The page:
The Chilhowie mom said she hasn’t had as hard a time finding formula for her five-month-old daughter, Isabelle, as parents of children on specialty formula have, but the scarcity has still made the task much more difficult.
Barr was able to snag a couple of four-packs from a Walmart in Georgia while shopping online when formula first began to fade from the shelves. That small stock gave her a jumpstart on search efforts.
She’s also been able to supplement Isabelle’s formula supply with breast milk. Side effects from medication she is on prevents Barr from relying primarily on breast milk and avoiding the shortage altogether, but being able to supplement with it has helped her find a good balance to meet her daughter’s needs and lessen their need for formula.
Hubbard said health departments within the health district have seen an increased interest in breast feeding since the shortage began.
“We are finding many women are now interested in breastfeeding to avoid the formula issue,” Hubbard said. “Several have reached out for support to increase supply, maintain supply while returning to work, and participate in our Breastfeeding Peer Counselor program for ongoing support and education.”
Hubbard said all WIC (Women Infants and Children) staff are trained in basic breastfeeding support and three lactation counselors work through the district’s eight health departments to help nursing mothers..
“Our goals are to assist mothers [to] meet their and their baby’s needs, and with the known health benefits of breastfeeding, it is an option many moms are considering more seriously due to the formula shortage,” Hubbard said.
In other efforts to help alleviate the burden caused by the shortage, the Virginia WIC program was able to gain the USDA’s approval to expand its substitute list for most formula types to help those who are unable to find the brands that were previously approved for them under WIC.
Hubbard cautioned against turning to at-home formula recipes like those circulating on social media, saying, “Do not use home recipes for making formula and do not dilute formula or alter package instructions. This can have severe, even fatal consequences for an infant. I cannot stress this one enough. Do not do this.”
Hubbard said local WIC staff have been checking stores for formula availability and relaying that information to families, keeping a list of participants on specialty formulas and notifying them when they find it available locally. Non-WIC staff members have also been helping out in this effort.
“They are in regular, daily communication with multiple families and are changing food packages to accommodate what families are able to find,” Hubbard said. “This meets infant needs and avoids the family having to obtain a prescription form.”
Stressed about how and what they may feed their child, WIC participants have been grateful for the assistance.
“I think they can see and feel empathy from our staff and see how hard we are trying to find them options,” said Megan Williams, a WIC nutritionist supervisor for Mount Rogers. “We’ve heard their tears, frustration, disappointment, and sacrifices. They are sacrificing time and money to locate formula—driving from store to store, utilizing family members in other areas to see what’s available, some even giving up money for other needs to purchase online when nothing can be found locally.”
Although some stocks of formula are starting to replenish, Blevins and Barr believe they’ll have to maintain their current strategies and remain vigilant for the long haul.
“It still concerns me,” Barr said. “I’m not as concerned as I was because I’ve been seeing more on the shelf than there was, but, I guess it’s just one of those worries in the back of my mind.”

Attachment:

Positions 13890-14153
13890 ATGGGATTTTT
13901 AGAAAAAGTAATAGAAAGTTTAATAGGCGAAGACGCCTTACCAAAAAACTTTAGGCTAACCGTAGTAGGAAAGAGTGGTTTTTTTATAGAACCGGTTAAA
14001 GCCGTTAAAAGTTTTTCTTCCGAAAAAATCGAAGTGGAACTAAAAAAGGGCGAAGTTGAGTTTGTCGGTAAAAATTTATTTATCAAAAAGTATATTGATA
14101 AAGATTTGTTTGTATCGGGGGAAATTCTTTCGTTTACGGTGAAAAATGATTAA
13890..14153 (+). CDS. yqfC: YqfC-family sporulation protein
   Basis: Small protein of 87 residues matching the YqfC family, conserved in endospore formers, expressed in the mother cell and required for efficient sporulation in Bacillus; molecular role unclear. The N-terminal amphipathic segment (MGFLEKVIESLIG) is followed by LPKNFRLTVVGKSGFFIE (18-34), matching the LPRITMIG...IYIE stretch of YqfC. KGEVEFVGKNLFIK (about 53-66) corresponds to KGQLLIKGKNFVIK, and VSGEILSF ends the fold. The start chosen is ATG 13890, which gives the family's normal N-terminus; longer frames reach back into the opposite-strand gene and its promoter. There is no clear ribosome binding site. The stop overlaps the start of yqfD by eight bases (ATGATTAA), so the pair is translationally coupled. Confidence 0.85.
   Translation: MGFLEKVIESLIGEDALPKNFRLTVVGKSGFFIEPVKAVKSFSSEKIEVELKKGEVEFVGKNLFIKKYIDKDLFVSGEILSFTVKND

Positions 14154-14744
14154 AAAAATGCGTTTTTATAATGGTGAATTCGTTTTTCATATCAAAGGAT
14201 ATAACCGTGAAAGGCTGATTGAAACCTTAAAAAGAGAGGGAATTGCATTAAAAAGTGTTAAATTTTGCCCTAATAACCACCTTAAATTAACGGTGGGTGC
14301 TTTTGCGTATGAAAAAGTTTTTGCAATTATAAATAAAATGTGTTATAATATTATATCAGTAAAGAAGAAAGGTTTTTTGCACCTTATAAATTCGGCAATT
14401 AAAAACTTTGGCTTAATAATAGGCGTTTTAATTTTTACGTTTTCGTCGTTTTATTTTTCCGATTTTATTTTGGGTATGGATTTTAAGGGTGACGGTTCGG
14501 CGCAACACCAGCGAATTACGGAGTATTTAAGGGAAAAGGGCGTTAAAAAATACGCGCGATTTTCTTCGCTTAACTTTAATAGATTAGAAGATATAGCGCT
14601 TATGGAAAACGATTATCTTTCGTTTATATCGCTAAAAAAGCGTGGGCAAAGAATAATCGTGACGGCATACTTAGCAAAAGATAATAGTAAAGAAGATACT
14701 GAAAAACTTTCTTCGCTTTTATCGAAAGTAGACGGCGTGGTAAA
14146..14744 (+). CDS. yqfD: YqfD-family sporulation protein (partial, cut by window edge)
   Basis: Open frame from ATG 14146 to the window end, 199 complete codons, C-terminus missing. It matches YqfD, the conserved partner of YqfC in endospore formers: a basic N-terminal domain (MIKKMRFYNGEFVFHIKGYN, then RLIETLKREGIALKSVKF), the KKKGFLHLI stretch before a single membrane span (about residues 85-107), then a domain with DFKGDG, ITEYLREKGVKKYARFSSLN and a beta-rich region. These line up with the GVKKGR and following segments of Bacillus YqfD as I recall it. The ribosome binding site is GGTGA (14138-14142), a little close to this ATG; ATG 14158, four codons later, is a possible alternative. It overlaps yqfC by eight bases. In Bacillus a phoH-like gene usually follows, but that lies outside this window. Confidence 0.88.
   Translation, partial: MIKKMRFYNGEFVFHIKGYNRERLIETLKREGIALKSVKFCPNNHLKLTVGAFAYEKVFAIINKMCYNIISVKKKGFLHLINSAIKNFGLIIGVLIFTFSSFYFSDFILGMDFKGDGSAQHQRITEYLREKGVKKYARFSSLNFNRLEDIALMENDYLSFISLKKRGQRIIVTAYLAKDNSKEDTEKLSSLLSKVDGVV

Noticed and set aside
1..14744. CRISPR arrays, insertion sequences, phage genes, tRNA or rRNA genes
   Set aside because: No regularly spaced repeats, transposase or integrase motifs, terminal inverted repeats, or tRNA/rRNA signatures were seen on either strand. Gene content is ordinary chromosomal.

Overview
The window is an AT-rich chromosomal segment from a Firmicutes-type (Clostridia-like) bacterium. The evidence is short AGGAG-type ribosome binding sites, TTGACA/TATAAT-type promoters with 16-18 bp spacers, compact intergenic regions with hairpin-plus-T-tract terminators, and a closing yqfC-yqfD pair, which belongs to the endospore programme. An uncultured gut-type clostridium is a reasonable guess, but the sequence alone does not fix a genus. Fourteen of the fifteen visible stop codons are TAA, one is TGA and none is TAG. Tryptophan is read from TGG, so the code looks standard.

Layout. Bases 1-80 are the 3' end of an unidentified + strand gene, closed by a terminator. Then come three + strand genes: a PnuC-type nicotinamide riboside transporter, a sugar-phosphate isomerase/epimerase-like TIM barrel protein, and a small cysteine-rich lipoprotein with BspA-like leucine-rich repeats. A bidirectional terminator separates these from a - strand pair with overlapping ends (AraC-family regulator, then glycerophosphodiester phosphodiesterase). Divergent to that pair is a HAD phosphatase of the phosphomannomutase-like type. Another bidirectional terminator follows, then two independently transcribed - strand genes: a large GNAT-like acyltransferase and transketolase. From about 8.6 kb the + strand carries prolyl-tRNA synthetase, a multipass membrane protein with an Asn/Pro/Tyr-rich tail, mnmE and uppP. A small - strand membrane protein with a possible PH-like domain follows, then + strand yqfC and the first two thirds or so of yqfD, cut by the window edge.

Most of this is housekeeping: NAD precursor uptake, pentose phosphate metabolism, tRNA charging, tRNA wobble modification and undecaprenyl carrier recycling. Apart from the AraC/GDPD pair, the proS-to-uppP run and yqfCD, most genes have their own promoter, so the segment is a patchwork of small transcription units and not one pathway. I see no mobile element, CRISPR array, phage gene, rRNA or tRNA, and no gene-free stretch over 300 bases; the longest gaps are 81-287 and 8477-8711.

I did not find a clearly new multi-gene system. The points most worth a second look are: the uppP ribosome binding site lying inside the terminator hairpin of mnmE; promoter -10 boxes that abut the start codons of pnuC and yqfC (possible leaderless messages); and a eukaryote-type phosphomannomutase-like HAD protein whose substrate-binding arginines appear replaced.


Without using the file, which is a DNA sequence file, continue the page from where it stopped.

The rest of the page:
Blevins said the shortage seems to be “sorting itself out,” but cautioned that while there seems to be more regular formula now, that’s not the case for the hypoallergenic brands.
With Ginny Kate’s slow growth rate, Blevins said her pediatrician has recommended keeping her on formula a little longer, meaning they’ll continue to battle the shortage for at least a few more months.
“I don’t think we have any choice, really, so we will continue it,” Blevins said of his family’s strategy of locating formula supplies.
Although the shortage has eased some and attention to the issue has waned, Blevins said the recall and shortage both still remain an issue for parents like him and he expects it will likely remain an issue for months more.
He expressed frustration with the Food and Drug Administration, citing whistleblower reports from an employee at Abbott’s Michigan plant that were filed with the FDA in October, months before Abbott voluntarily recalled its formula. Prior to that, the Wall Street Journal reported, a complaint had been filed with OSHA in February 2021.
“It’s extremely disappointing to me that the FDA has let us down, an institution that we trust,” he said. “There were so many warnings from Abbott …. The FDA really let us down, let down so many people who rely on their federal government to tell us we have safe food, safe baby food. To me, that’s very disappointing.”
For parents and caregivers new to or still coming to grips with the struggle, Blevins offered some advice.
“My suggestion would be to always be very proactive in seeking out formula. Don’t wait until you run low. And, don’t be afraid to ask friends, family, even strangers for help, people at your church, social media, where you work. Talk about it openly. This isn’t something you should keep quiet about or be ashamed of. Talk openly about what you need and plan ahead.”
Likewise, Hubbard said WIC recipients should check the WIC website for substitutes for their formula brands, and, Williams said, “Please call us before using SNAP benefits to purchase a formula that WIC may cover. Check with us first to see how we can help you, so you can make that food dollar go farther.”
The Virginia WIC supplemental list and additional guidance can be found on the Virginia Department of Health’s website at www.vdh.virginia.gov/wic.